Congress Gives Bush His Wiretapping BillJuly 9, 2008 - by Donny Shaw
After almost a year of wrangling with the White House, Congress on Wednesday finalized a bill to modernize and broaden the government’s ability to wiretap. Twenty one Democrats joined every Republican in the Senate in voting for and passing the wiretapping bill, which, despite a valiant effort by civil libertarian activists, gives retroactive legal immunity to the telecom companies that helped the Bush Administration execute its warrantless wiretapping program from 2001 to 2007.
Before their final vote to pass the bill along to President Bush to be signed into law, the Senate rejected three amendments that dealing with the telecom immunity provision.
The second amendment would have only allowed the telecoms to be given immunity if a federal district court decided that the warrantless wiretapping program they participated in was constitutional. It failed by a vote of 37-61 with the support of 35 Democrats, <a href=“http://www.opencongress.org/roll_call/sublist/4849?party=Republican&vote=Aye>one Republican, and ”http://www.opencongress.org/roll_call/sublist/4849?party=Other&vote=Aye">one Independent.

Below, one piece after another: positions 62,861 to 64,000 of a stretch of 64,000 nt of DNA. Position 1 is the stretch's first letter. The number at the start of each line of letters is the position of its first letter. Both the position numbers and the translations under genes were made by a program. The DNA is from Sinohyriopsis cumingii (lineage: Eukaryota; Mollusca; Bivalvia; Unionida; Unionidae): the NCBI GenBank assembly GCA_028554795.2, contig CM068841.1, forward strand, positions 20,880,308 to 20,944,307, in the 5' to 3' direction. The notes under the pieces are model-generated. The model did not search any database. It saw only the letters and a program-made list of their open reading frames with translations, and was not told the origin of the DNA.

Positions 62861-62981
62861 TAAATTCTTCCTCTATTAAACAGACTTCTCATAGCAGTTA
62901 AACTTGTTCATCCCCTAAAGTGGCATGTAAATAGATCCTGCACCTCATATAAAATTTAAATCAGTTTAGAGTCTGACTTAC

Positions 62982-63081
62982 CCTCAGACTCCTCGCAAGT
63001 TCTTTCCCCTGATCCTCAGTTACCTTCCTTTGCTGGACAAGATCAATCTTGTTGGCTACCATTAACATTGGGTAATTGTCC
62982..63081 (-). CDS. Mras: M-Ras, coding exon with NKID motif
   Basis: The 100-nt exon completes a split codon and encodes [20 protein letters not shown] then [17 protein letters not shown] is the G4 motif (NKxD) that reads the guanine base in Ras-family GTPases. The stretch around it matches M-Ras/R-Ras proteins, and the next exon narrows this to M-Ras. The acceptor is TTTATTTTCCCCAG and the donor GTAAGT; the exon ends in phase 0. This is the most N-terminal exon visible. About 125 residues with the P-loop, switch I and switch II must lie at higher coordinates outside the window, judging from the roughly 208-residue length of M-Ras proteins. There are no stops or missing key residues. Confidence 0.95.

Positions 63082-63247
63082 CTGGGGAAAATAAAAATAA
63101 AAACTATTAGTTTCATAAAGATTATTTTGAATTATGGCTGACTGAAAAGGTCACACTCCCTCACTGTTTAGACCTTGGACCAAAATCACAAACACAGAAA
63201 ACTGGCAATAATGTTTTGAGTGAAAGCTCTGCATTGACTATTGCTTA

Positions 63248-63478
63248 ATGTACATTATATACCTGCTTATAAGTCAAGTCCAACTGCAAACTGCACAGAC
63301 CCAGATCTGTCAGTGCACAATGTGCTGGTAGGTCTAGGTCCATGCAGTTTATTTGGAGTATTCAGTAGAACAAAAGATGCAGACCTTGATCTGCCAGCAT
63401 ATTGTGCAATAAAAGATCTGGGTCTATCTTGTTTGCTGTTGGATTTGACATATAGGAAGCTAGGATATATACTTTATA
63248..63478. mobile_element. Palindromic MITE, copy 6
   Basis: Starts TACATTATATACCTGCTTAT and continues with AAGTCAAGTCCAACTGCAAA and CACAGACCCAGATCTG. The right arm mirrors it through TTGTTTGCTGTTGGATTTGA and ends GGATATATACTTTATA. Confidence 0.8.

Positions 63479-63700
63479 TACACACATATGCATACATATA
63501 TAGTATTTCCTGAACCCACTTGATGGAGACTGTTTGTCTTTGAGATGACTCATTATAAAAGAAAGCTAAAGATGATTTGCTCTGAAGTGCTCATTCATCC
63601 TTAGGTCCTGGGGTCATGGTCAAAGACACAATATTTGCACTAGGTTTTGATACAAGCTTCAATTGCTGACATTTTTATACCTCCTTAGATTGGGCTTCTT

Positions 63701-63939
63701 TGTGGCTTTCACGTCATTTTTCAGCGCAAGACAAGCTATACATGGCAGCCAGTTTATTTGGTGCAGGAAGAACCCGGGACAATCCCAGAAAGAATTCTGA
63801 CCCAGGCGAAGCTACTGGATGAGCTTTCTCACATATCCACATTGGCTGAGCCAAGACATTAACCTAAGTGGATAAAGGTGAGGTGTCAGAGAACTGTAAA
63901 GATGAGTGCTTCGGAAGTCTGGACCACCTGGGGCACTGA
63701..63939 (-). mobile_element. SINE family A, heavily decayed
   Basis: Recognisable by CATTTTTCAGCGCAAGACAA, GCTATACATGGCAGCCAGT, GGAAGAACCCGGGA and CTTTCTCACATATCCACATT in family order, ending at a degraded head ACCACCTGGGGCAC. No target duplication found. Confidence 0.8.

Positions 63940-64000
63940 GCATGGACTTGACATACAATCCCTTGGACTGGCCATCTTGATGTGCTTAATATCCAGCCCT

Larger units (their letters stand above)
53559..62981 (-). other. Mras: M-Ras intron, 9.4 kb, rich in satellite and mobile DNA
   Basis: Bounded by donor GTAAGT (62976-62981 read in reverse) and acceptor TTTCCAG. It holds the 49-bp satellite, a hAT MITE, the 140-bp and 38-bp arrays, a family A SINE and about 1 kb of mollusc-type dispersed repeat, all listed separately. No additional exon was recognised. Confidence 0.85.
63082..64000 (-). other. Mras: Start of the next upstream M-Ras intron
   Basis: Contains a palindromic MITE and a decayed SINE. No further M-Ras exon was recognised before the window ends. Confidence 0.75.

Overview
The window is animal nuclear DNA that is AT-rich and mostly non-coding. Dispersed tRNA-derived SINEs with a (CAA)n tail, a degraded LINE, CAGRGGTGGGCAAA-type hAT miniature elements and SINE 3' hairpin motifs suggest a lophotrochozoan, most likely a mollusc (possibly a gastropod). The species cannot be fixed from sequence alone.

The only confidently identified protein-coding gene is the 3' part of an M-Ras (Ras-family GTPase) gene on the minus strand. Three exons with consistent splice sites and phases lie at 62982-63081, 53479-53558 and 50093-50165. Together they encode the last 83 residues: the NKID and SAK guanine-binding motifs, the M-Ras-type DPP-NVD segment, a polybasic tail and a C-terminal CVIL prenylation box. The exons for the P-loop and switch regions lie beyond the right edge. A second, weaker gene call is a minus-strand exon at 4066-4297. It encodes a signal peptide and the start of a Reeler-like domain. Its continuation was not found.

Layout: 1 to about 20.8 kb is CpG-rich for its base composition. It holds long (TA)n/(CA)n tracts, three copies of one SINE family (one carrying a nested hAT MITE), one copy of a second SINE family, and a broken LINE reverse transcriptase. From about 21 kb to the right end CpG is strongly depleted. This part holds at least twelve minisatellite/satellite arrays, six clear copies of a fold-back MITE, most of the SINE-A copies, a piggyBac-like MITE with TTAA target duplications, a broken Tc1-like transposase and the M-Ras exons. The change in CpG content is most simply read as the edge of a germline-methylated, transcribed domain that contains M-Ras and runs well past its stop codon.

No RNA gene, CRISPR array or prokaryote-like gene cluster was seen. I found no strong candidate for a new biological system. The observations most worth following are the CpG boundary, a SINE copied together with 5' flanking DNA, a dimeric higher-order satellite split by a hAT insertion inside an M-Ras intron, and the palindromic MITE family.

The third amendment would have delayed a decision on immunity by Congress until at least 90 days after they receive a report from the the Justice Department’s inspector general on Bush’s warrantless wiretapping program. It would have given Congress, most of who haven’t yet been briefed on what actually happened during the warrantless wiretapping program, a chance to learn what kind of action their vote would be providing immunity for. It fared somewhat better then the other amendments, but still failed on a vote of 42-56. More Democrats voted for this one, but still only one Republican.
Seven Democrats voted against all of the telecom-immunity-altering amendments and voted in favor of the overall bill:
…plus Independent-Democrat Joe Lieberman (I-CT).
For a broader outline of how this bill will change the government’s wiretapping policies, see this post from ArsTechnica entitled The new FISA compromise: it’s worse than you think.